PBS’ “Banished” to look at America’s history of racial clensing
I thank Ski Chills for passing along the information on a PBS event that all of us need to mark down on our calendars. It's the story of Black Americans who were forced from their homes and communities between the 1860's and the 1920's.
Banished:American Ethnic Clensing is a documentary by filmmaker Marco Williams that revisits three locations in the American south that ridded their entire communities of black residents. Banished is scheduled for a national broadcast on Independent Lens February 19, 2008.
"I sincerely hope that the film will galvanize Americans to think about the concepts of reparations and reconciliation," Williams said of his work. "It is about our sense of justice and our sense of fairness. It is about the question of how to redress the past. It is about how to repair what is broken and ultimately how to reconcile our differences."
Here's more information about Banished from the film's website
A hundred years ago, in communities across the U.S., white residents forced thousands of black families to flee their homes. Even a century later, these towns remain almost entirely white. BANISHED tells the story of three of these communities and their black descendants, who return to learn their shocking histories.
In Forsyth County, Georgia, where a thousand black residents were expelled, the film explores the question of land fraudulently taken, and follows some descendants in their quest to uncover the real story of their family's land. In Pierce City, Missouri, a man has designed his own creative form of reparation—he wishes to disinter the remains of his great-grandfather, who was buried there before the banishment. And in Harrison, Arkansas, home to the headquarters of the Ku Klux Klan, a white community struggles with their town's legacy of hate.
By investigating this little-known chapter in American history, BANISHED also takes a contemporary look at the legacy of racial cleansing. Through conversations with current residents and the descendants of those who were driven out, the film contemplates questions of privilege, responsibility, denial, healing, reparations and identity.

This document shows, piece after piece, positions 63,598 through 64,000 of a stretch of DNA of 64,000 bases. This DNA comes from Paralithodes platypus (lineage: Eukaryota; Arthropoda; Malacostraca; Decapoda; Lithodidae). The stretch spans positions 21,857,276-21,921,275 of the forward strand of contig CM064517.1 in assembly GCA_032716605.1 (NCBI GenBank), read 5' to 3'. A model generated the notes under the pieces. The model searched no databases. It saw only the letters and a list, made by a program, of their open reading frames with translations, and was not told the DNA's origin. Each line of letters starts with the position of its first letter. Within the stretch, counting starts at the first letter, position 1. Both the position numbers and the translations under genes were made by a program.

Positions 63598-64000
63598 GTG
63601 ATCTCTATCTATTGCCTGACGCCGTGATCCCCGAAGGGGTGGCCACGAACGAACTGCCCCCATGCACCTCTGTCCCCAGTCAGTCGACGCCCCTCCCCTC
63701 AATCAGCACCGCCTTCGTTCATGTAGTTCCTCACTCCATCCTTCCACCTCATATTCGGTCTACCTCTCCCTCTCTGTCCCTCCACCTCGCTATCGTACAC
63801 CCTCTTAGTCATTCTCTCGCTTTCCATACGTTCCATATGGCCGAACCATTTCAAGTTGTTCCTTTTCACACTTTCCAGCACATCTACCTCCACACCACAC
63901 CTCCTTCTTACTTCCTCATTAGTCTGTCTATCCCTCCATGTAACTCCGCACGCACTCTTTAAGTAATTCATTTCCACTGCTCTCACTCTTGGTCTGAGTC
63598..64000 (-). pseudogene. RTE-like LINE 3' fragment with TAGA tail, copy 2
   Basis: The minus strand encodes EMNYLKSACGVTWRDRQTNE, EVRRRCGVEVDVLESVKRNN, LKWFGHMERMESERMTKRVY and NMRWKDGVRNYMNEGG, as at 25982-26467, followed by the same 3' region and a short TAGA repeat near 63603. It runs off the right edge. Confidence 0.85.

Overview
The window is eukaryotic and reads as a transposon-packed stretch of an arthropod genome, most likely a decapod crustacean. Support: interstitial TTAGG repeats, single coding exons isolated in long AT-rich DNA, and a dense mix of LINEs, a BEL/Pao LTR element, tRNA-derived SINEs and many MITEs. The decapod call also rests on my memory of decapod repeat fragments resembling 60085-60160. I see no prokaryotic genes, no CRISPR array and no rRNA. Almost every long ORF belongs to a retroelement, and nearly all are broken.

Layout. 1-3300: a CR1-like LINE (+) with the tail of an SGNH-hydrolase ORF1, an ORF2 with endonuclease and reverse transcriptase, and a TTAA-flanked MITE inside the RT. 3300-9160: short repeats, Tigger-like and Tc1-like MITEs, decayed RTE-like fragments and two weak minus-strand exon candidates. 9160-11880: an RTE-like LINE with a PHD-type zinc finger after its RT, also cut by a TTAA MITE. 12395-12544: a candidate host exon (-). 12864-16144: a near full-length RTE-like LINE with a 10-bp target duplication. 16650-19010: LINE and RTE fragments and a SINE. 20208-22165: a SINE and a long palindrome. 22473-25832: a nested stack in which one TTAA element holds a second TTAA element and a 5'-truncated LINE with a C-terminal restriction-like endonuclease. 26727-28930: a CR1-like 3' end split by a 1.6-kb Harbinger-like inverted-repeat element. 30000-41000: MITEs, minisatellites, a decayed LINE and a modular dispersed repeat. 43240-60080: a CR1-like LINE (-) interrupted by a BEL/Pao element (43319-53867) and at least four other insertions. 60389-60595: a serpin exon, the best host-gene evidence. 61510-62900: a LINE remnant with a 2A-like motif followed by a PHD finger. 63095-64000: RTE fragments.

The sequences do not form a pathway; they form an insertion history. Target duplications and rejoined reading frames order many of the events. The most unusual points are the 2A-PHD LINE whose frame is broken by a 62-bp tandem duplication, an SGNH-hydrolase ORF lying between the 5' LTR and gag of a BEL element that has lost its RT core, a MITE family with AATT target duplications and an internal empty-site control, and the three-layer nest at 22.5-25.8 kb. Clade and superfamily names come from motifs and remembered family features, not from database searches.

ITVS Community, NBPC and the Center for Investigative Reporting are supporting the broadcast of Banished with Community Cinema screenings throughout the country. From Tacoma, Washington to Ithaca, New York, communities will host advanced screenings of the film as well as discussion. Click here to see how your city can get involved.
Make sure to take a moment to view the 1 min. 43 sec. video clip that previews the film. The opening lines of the preview give chilling accounts of U.S. civic exterminations:
In 1864 in Washington County, Indiana, the white residents made a very simple proposal to the black community: leave or die. Most blacks fled, two who did not were murdered.
This information is not surprising, but what Mr. Williams presents in this documentary is new to me. I am familiar with the practice of lynching in America. I am familiar with the events of Black Wall Street in Tulsa, Oklahoma. But the expulsion of black families -for me- is a whole new chapter in our shameful history as a nation.
As we watch the tribal violence in Kenya as well as Iraq, many Americans forget about our own sick and bloody past. Were America to be honest about its own long road to so-called "democracy" maybe there would be more patience with the plight of the Iraqi "government."
All of the images and quotes in this post come directly from the Banished website. I'd ask for each reader to share this information with someone else so that on February 19th (during Black History Month no less) we can all partake in this historic presentation.